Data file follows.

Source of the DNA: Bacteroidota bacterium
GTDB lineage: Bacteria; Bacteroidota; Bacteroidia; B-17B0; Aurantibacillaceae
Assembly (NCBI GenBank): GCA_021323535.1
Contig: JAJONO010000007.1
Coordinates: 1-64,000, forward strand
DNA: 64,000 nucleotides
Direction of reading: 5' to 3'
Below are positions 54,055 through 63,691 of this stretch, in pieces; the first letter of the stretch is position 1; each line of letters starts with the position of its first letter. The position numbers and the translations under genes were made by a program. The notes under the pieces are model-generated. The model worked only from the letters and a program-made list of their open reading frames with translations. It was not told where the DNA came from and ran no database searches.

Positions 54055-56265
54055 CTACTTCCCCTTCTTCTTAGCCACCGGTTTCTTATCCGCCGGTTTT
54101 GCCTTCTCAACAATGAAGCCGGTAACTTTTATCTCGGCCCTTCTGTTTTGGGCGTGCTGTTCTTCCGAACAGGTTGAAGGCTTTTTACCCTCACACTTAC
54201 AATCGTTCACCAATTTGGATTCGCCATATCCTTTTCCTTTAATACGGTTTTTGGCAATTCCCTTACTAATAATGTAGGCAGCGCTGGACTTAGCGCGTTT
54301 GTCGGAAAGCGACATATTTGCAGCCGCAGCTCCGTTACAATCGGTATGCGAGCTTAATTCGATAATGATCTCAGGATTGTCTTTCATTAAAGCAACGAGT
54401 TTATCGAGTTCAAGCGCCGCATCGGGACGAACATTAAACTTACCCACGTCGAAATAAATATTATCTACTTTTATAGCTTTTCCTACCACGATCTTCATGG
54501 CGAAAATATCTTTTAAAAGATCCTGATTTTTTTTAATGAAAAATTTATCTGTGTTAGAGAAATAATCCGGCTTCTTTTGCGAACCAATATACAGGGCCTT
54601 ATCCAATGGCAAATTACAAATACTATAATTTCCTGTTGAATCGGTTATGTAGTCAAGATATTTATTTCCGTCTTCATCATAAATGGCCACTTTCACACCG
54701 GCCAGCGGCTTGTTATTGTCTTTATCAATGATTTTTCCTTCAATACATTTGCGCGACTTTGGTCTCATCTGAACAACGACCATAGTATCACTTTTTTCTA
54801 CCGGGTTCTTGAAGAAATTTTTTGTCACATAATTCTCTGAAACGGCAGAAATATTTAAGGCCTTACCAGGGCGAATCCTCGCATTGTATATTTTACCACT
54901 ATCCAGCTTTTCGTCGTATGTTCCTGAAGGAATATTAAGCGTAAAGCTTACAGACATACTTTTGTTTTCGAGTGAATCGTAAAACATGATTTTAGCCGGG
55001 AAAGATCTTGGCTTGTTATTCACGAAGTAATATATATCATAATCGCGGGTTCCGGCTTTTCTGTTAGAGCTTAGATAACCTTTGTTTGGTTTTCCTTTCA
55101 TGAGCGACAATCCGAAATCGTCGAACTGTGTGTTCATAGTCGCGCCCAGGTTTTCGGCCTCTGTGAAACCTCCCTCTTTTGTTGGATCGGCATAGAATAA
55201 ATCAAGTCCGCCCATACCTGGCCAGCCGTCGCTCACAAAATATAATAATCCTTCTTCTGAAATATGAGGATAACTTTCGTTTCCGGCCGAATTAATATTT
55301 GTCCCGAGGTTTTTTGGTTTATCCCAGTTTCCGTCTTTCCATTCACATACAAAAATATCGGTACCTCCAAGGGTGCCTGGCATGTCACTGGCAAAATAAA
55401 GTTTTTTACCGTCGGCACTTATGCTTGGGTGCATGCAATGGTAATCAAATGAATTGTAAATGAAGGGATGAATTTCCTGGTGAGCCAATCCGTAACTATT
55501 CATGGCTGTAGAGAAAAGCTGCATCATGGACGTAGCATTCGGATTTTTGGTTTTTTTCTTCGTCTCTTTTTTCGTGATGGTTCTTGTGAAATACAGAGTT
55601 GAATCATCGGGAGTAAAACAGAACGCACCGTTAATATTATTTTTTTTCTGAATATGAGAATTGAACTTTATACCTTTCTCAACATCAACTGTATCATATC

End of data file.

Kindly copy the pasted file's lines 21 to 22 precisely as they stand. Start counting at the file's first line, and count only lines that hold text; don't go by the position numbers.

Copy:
55101 TGAGCGACAATCCGAAATCGTCGAACTGTGTGTTCATAGTCGCGCCCAGGTTTTCGGCCTCTGTGAAACCTCCCTCTTTTGTTGGATCGGCATAGAATAA
55201 ATCAAGTCCGCCCATACCTGGCCAGCCGTCGCTCACAAAATATAATAATCCTTCTTCTGAAATATGAGGATAACTTTCGTTTCCGGCCGAATTAATATTT